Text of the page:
Note from Michael, Jan. 20, 2022 | Updated bed surge plan

From the desk of Dr. Michael Gardam, Health PEI CEO

Hi Everybody:
One of the questions that keeps coming up is when is Health PEI moving to “essential services”?  I know this was a big part of the original pandemic plan and some are wondering why we don’t seem to be following it, or at least perhaps it isn’t clear if we are following it. Are we dropping the ball? [we haven’t!]

This is a great question as it gets to the heart of what we have learned about COVID responses over the past two years. We spoke about this at a Townhall with leaders today (see below video).


I don’t normally quote boxers, let alone Mike Tyson, but he did say something that I think is highly relevant to this situation: “Everyone has a plan ‘til they get punched in the mouth.” 

Plans are great things, but they need to be evergreen and reassessed regularly as new information comes in. At the start of COVID, essentially every province approached health care services planning the same way—we needed to prepare for a wave of a disease we knew little about, so we scaled back to essential services, meaning all sorts of services, such preventative cancer screening, just stopped. My hospital did this in Toronto in March 2020, as did Health PEI.

As many of you know, the impact of those changes we made two years ago are still being felt today. It is far easier to stop something than it is to restart it. In our experience on the Island, closing programs resulted in staff moving on to other areas of the system because we have so many vacancies they could move into: case in point, Unit 9 still isn’t fully staffed two years later!

After March 2020 though, PEI followed a very different strategy from most of the rest of Canada, namely we followed the same “zero COVID” approach as New Zealand and Australia. PEI was extraordinarily successful at keeping COVID at bay. 

Most of the rest of Canada however went through a seemingly never-ending series of crushing pandemic waves followed by some degree of lockdown, then relaxing control measures, and then more waves. As these waves crashed into healthcare systems time and time again, they realized the on/off switch approach they applied during the first wave had caused a great deal of harm to patients and led to huge backlogs in patient care. 

To paraphrase Mike, they got punched in the mouth and had to reassess their plans. 

Ontario became far more sophisticated in what it scaled back and when. The goal became to scale back as little as possible to provide as much care to non-COVID patients as they could, while still managing the COVID cases.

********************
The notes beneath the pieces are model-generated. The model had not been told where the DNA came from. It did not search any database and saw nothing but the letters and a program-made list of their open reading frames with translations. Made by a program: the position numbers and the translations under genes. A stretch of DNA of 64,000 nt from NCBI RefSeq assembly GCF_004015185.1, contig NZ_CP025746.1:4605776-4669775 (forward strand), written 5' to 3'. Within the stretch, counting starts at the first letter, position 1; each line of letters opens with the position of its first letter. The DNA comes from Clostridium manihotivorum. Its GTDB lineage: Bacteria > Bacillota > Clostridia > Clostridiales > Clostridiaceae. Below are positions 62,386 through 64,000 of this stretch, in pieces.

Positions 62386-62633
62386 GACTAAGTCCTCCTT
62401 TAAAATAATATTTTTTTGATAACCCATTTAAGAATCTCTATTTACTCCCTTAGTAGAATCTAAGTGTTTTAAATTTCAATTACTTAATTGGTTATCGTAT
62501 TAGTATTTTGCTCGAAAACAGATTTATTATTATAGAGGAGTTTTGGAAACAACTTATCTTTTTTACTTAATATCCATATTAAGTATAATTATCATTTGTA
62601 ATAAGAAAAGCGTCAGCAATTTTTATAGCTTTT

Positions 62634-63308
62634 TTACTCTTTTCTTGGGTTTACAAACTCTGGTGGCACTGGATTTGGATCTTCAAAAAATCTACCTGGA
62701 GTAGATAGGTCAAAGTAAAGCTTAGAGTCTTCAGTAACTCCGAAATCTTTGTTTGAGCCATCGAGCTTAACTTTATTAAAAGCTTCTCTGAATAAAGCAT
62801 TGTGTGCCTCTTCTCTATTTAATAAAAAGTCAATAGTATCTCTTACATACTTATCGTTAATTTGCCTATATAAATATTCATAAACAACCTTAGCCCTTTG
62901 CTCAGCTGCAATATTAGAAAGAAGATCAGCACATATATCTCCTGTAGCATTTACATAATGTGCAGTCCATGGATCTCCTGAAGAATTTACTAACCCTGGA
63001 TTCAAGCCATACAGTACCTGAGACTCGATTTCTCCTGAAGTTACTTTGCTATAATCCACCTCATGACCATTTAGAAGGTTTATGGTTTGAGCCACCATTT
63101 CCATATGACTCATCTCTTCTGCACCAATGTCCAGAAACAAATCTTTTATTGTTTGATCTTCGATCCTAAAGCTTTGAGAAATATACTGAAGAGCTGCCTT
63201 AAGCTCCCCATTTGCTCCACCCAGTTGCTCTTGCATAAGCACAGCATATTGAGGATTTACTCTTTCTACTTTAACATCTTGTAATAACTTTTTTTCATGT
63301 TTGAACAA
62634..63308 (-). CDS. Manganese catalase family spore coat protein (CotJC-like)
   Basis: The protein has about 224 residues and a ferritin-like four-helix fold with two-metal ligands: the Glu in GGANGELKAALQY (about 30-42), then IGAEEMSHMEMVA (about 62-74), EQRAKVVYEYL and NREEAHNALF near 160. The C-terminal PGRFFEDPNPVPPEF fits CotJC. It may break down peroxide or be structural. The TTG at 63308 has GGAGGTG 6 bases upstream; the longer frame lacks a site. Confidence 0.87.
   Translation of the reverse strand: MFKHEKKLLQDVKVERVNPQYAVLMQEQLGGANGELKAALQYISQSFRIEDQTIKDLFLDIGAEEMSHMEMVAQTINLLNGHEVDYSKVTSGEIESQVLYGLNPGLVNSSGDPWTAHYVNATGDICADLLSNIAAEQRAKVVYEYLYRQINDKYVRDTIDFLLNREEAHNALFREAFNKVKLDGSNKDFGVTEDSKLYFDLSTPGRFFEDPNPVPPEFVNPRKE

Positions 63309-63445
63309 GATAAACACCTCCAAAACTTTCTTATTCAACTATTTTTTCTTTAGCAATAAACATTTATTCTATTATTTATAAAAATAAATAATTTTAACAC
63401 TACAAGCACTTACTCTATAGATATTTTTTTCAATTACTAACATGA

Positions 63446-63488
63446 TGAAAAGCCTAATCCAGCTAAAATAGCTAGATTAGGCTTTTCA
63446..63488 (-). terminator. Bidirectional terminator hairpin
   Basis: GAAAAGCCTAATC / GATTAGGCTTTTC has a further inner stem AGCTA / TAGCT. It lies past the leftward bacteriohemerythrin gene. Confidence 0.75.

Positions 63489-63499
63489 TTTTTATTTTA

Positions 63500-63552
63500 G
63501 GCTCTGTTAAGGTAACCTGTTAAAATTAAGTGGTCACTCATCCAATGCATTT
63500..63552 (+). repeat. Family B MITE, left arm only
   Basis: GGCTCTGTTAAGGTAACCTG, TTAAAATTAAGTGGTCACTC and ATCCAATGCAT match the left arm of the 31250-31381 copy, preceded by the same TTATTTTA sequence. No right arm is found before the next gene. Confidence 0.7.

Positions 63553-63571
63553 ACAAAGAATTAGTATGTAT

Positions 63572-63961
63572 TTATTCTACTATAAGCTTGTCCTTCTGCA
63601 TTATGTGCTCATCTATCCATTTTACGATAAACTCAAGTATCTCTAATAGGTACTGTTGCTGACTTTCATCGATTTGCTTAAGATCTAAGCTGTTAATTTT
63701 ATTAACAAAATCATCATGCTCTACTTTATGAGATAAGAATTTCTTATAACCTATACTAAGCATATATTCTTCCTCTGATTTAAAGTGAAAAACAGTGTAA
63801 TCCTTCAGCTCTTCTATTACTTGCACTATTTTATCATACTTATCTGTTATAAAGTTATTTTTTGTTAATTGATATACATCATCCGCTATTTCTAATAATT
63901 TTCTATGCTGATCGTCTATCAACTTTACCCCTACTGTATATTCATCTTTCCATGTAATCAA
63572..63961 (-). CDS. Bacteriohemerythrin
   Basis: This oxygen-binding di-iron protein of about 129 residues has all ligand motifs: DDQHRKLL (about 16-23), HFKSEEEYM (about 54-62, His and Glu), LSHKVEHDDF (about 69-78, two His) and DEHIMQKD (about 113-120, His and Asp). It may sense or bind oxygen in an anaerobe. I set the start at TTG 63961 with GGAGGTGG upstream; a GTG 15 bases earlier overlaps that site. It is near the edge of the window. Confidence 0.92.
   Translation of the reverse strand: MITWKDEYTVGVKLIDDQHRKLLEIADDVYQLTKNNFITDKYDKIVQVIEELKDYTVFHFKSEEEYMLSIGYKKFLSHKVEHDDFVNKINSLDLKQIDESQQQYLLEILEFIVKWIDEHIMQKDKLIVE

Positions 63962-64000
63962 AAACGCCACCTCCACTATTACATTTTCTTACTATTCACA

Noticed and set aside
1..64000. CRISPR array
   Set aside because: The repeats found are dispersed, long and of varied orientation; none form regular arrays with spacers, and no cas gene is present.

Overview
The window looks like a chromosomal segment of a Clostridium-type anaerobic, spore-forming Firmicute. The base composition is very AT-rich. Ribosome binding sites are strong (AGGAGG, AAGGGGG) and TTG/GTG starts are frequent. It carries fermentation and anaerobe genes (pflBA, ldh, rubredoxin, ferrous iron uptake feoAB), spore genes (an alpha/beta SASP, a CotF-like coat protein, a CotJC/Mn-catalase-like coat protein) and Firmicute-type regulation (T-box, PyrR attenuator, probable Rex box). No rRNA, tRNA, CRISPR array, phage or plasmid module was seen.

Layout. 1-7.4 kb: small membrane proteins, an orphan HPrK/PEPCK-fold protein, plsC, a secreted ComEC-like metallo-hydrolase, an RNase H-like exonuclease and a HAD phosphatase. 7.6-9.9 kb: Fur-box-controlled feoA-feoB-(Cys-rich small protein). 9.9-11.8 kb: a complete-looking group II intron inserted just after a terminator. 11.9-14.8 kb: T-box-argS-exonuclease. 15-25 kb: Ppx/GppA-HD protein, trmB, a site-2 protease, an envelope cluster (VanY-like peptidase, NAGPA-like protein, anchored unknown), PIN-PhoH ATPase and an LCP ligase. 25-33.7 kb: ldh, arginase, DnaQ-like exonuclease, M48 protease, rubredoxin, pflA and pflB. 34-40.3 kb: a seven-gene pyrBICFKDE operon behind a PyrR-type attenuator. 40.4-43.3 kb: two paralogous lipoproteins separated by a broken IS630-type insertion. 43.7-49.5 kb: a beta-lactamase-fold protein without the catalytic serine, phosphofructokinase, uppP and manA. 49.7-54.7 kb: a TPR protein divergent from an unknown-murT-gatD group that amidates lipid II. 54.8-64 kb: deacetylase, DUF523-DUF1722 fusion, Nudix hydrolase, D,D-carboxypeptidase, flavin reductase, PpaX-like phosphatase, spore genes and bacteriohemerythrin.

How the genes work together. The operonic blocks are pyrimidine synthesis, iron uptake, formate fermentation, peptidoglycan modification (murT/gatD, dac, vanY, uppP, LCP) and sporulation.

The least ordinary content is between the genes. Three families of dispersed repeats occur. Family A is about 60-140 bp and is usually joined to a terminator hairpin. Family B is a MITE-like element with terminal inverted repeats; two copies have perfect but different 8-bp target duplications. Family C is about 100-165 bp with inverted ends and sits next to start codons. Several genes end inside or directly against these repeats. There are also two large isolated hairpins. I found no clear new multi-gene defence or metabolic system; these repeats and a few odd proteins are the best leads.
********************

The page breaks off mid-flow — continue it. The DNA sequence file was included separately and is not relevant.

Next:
When it became clear in mid-December that PEI was not going to be able to follow a zero COVID strategy any longer, we applied those lessons from elsewhere and re-looked at our own plan from 2020. 

We started with some key guiding principles, some of which haven’t changed, such as, given the complexity of these patients, they will need to be primarily cared for at QEH.

Many other original principles did change. For example, the idea of decanting long term care patients to Rosedale went out the window because a) we couldn’t staff it; b) we are already using it for vaccines and testing; c) we now have highly effective vaccines which dramatically decreases the morbidity and mortality in that population; and d) experience elsewhere once vaccines were available showed that this wasn’t necessary.

In March 2020, PPE shortages and staff safety were huge concerns, but now with greatly improved supply, experience with PPE, and highly effective vaccines, COVID is far more manageable.

As I have said before, the leadership team of Health PEI has been working on this COVID wave since before Christmas.  We meet twice a day and have a close eye on how this response is going.

What has emerged is a new surge plan that has incorporated the experience from elsewhere and the new realities of the effect of vaccines. (Please note the new plan will be available on MedWorxx as of tomorrow for anyone who is interested in the detail).
In a nutshell, under the new plan:

  • We will continue to house COVID inpatients primarily at QEH, but every Emergency Department is capable of assessing patients who have or might have COVID.  
  • If we have outbreaks in long term care, we will be caring for residents on site, and not trying to move them elsewhere. 
  • Rather than having black and white thresholds that result in concrete actions, thresholds are meant to trigger discussions with different parts of the system regarding what is the best solution at that time given the circumstances.  
  • Everyday we predict what capacity at QEH we will need for the next 48 hours and create that capacity by possibly moving a few patients to other facilities or applying very selective small reductions in services. This approach is far more nuanced and has  less of a negative impact on patients than across the board service reductions.  

The ironic challenge with this approach, from my perspective as CEO, is that it is not nearly as dramatic as a widespread service reduction and therefore, not nearly as noticeable. I don’t want any of you to think we are not focusing on COVID because we haven’t shut down large parts of QEH.  COVID is literally almost all we are working on right now! But we are doing it carefully, with great thought and input from across the system, and with a gentle touch to maintain as many services as possible.

I have said many times that we have a great team here at Health PEI.  We are a month into this wave and we all should be extremely proud of how we have stepped up to the challenge. I know I am very proud to be your CEO.

Please send questions, comments, or submissions for these notes to, subject line “Notes for Michael”.

Last Updated
Fri, 01/21/2022 - 10:53